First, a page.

A new strain of methicillin-resistant Staphylococcus aureus (MRSA) has been discovered in cows and humans in the United Kingdom and Denmark. The findings were published online in The Lancet Infectious Diseases journal on June 3.
The team of researchers, led by Mark Holmes of Cambridge University, discovered the new strain in bulk milk by accident when studying cases of mastitis, a disease affecting dairy cows which is typically caused by Staphylococcus aureus.
Dairy products should not pose a safety risk. "Drinking milk or eating meat is not a health issue, as long as the milk is pasteurized," said Holmes at a press conference, according to AFP.
Farmers and others who work with animals, however, could be at risk for being MRSA carriers. "Workers on dairy farms may be at higher risk of carrying MRSA, but we do not yet know if this translates into a higher risk of infection," said Laura Garcia-Alvarez, co-author of the study, at the conference.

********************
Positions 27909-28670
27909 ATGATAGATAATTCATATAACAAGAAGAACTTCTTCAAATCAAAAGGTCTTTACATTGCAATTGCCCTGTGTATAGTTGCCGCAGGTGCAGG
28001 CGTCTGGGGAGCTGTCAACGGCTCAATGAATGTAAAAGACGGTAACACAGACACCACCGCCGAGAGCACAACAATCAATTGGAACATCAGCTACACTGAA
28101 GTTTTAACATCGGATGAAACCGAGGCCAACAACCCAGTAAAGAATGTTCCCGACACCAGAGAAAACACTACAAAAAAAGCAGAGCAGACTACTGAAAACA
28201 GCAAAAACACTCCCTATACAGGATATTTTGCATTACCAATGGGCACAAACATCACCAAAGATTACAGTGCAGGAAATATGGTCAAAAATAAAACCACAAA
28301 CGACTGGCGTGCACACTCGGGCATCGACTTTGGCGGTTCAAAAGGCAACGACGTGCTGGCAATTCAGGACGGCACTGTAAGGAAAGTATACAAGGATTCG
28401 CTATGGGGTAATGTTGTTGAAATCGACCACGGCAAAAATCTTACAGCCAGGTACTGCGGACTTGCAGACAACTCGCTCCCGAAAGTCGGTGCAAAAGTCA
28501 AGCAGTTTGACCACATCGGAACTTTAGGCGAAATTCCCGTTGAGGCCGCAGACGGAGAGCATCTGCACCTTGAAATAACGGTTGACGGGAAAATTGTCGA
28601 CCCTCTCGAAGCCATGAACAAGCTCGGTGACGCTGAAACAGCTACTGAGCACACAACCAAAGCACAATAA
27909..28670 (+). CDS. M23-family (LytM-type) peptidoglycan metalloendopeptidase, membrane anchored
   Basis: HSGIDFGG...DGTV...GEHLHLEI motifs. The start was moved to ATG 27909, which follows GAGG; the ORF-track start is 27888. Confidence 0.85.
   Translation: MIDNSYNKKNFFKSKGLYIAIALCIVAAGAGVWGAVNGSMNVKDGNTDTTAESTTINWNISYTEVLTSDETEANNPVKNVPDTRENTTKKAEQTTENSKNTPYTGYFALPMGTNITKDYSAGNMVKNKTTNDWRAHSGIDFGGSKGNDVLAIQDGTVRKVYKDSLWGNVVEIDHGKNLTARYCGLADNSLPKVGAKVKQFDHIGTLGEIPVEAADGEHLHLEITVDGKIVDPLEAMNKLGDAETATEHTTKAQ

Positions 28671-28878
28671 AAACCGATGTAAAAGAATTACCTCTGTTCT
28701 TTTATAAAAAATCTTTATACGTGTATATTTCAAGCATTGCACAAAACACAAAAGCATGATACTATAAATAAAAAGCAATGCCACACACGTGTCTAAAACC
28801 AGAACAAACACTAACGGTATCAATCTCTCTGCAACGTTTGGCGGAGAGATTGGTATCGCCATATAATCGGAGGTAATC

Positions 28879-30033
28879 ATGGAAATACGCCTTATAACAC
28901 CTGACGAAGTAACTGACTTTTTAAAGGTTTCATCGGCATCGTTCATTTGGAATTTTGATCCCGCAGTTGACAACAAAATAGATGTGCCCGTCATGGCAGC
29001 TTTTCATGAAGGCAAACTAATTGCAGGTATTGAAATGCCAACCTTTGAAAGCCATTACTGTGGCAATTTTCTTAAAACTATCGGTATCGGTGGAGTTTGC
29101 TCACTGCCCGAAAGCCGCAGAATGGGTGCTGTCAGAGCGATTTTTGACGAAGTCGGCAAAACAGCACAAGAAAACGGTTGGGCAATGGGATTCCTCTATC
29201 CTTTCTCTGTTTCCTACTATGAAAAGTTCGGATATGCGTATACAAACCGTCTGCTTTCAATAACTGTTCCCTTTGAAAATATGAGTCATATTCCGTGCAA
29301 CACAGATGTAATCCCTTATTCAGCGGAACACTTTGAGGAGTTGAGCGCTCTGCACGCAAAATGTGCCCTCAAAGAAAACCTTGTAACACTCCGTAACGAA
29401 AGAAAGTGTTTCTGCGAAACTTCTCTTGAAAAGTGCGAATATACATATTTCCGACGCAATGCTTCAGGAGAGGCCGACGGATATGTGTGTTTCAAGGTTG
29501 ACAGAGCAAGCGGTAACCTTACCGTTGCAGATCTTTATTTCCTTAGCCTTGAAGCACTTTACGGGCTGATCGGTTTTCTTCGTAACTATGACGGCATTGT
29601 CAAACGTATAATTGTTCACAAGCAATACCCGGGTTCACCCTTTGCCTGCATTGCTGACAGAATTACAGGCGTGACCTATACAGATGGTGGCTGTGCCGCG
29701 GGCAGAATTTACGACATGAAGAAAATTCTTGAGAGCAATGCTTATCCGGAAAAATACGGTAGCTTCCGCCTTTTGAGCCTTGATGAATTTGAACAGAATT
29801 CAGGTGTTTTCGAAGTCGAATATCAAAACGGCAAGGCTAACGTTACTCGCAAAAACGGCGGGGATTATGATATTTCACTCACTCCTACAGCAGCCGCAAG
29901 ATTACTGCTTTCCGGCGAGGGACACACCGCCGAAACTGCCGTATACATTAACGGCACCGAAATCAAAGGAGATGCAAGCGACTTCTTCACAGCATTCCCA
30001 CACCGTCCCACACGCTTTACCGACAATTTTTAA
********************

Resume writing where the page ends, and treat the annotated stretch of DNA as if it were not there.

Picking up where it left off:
MRSA is a type of bacteria that invades the human body through cutaneous wounds. The symptoms of infection can range from skin abscesses and fever to more serious systemic consequences or death.
Previously known strains of MRSA have a gene known as mecA, which confers resistance to antibacterial drugs in the penicillin and cephalosporin families.
The new strain tested negative for known versions of mecA. Instead, the researchers found a version of the gene that differed significantly from the normal sequence.
The main concern at this point is that current diagnostic tests would therefore not pick up on the presence of MRSA and might lead to inadequate or inappropriate medical treatment.